Jeremy Van Cleve

Postdoctoral Fellow & Undergraduate Complexity Research

Jeremy Van Cleve is an Associate Professor at the University of Kentucky, where he teaches biology and leads the Van Cleve Research Group, a lab that uses computational tools to study evolutionary biology and ecology. Van Cleve’s relationship with SFI began when he participated in SFI’s former high school program. He was an Undergraduate Complexity Researcher (UCR) in 2001 and an Omidyar Postdoctoral Fellow beginning in 2009. Follow Van Cleve on Twitter and explore his work on Google Scholar.

 

Briefly describe your primary research/academic work or other professional work. 

My work focuses on mathematical models in evolutionary biology and ecology. Most of my work has been on the evolution of social behavior. I ask questions like: how do animals and other organisms evolve to contribute collectively to solving the problems posed by the kinds of environments in which they find themselves? It’s primarily an evolutionary biology problem, but it also intersects with anthropology, economics, political science, the list goes on. It’s an interdisciplinary field and one that ends up leading me into lots of different and interesting areas. 

More generally, my driving interest is in solving complex problems in biology with mathematical and computational tools. 

 

In what ways does the study of complexity science influence your thinking about your current work? 

One thing that was impressed upon me during my time at SFI was the commonalities among hard problems in lots of different fields. I think that it’s often those commonalities that make the problems hard, and then the kinds of tools that work in one field can be applied to the same sorts of problems in another. The trick is being able to identify what those commonalities are. 

SFI has been really great about having physicists come in with a lot of mathematical and computational tools, and then trying to find analogous versions of the problems that those tools work well on in physics, in other areas. That synergy helps those areas whether they are biology or social science or something else, because now they’ve got new tools that are powerful to study those hard problems. 

This also creates feedback between how fields like biology or social science have thought about problems in their discipline and what physicists can learn from the application of their tools—how maybe some of their approximations aren’t quite the right ones. I think complexity, in some sense, speaks to the commonality of the difficult questions that remain across scientific disciplines. That’s one way I think about what complex systems means.

 

How did your experience as a UCR and a postdoctoral fellow at SFI impact your professional (or personal) perspective?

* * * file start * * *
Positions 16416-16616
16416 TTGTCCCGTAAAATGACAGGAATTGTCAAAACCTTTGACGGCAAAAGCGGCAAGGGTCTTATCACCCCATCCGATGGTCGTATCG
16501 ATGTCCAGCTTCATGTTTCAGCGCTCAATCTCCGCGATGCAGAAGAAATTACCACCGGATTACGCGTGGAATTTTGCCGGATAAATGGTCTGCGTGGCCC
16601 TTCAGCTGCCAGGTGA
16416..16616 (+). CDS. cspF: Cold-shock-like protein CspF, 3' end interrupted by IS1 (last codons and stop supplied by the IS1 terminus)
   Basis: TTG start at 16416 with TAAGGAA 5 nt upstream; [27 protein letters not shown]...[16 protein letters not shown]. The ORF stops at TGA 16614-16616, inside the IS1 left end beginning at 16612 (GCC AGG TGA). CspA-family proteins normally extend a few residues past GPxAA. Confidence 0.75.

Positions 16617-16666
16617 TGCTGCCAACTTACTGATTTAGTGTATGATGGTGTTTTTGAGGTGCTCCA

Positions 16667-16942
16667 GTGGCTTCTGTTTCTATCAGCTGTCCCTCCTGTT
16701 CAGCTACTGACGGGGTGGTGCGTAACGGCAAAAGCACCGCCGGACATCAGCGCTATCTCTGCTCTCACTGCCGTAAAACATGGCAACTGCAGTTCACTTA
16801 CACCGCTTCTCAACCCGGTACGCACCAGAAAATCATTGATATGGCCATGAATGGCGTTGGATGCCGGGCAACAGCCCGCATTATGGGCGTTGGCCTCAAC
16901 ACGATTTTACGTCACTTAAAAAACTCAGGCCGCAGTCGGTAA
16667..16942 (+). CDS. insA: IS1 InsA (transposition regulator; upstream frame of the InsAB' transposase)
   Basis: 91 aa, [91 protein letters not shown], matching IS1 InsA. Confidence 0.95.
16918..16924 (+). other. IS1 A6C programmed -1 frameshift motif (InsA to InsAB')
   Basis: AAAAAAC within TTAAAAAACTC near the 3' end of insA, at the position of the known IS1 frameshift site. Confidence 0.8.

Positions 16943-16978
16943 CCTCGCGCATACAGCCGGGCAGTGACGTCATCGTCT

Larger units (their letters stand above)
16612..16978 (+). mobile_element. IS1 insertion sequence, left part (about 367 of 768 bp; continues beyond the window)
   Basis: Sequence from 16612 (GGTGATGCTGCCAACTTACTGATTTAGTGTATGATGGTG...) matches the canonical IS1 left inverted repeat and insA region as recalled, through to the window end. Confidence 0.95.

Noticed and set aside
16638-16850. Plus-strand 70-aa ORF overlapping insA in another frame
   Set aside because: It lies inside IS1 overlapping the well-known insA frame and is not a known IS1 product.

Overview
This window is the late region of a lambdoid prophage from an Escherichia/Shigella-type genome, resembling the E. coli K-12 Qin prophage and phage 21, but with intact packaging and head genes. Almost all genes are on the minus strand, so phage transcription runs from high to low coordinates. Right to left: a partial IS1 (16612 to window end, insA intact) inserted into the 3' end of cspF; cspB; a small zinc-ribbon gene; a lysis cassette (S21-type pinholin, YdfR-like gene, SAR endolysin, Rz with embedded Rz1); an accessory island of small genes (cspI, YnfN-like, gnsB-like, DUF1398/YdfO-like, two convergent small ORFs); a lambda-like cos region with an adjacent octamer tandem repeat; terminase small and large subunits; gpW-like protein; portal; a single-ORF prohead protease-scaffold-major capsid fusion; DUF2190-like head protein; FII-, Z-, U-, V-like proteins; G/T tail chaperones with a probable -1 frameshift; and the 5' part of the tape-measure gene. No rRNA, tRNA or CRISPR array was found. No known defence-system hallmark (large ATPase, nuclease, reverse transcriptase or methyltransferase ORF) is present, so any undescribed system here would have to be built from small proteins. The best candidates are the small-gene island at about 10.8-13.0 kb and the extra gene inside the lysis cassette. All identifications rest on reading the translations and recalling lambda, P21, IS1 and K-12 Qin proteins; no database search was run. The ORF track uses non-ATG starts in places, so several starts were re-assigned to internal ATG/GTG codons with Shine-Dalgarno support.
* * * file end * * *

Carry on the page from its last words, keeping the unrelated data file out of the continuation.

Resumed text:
I remember being a UCR at the institute and feeling really intimidated by the other UCRs in the program. I hadn’t read Gödel, Escher, Bach or had much background in physics, so my time at SFI was a really great crash course in some of those topics. Even though it was intimidating at first, in the end, there was a common language and it just took time to learn. That’s true of really any field, and I think in some ways it’s even more true of interdisciplinary work. You’re not just trying to master one language, you’re trying to master multiple, and understand what people who know them well find interesting about their intersections. Now when I think about hard problems and what kinds of tools might be useful, I have a much bigger tool box and I can see that those hard problems are common. 

If I’m in a biology talk or discussing something with a colleague, there’s always so many possible connections between what they’re working on and what people are working on in other fields. Being able to make connections across disciplines has been a big part of being at SFI and my experience as a postdoc in particular.

 

What advice do you have for young scientists with at the beginning of their careers? 

It’s important for interdisciplinary scientists to have a disciplinary home. That doesn’t mean that interdisciplinary science isn’t also your home, but people will need to be able to identify you in a more concrete way and you will need to be able to describe your community. You’ll need to have multiple homes. Interdisciplinary science can be one home. But you’ll have to have another. 

In some ways, this is a practical consideration. It helps ground you professionally and helps you set goals. This was not something I was necessarily all that strategic about. I had a natural home in the biology department, but I remember having to choose when applying to grad school: a math program or a biology program? If you get a Ph.D. in math, you can get a job in a math department and you’re going to teach math courses. That’s the practical element: what you’ll be teaching and who your colleagues will be. A biology department might hire a person with a math Ph.D., but they would also want to make sure they look enough like a biologist. But your research could be the same in both departments. So, you have to ask yourself: what am I going to be doing that’s not interdisciplinary science that also is paying the bills.

 

This interview was conducted in July of 2021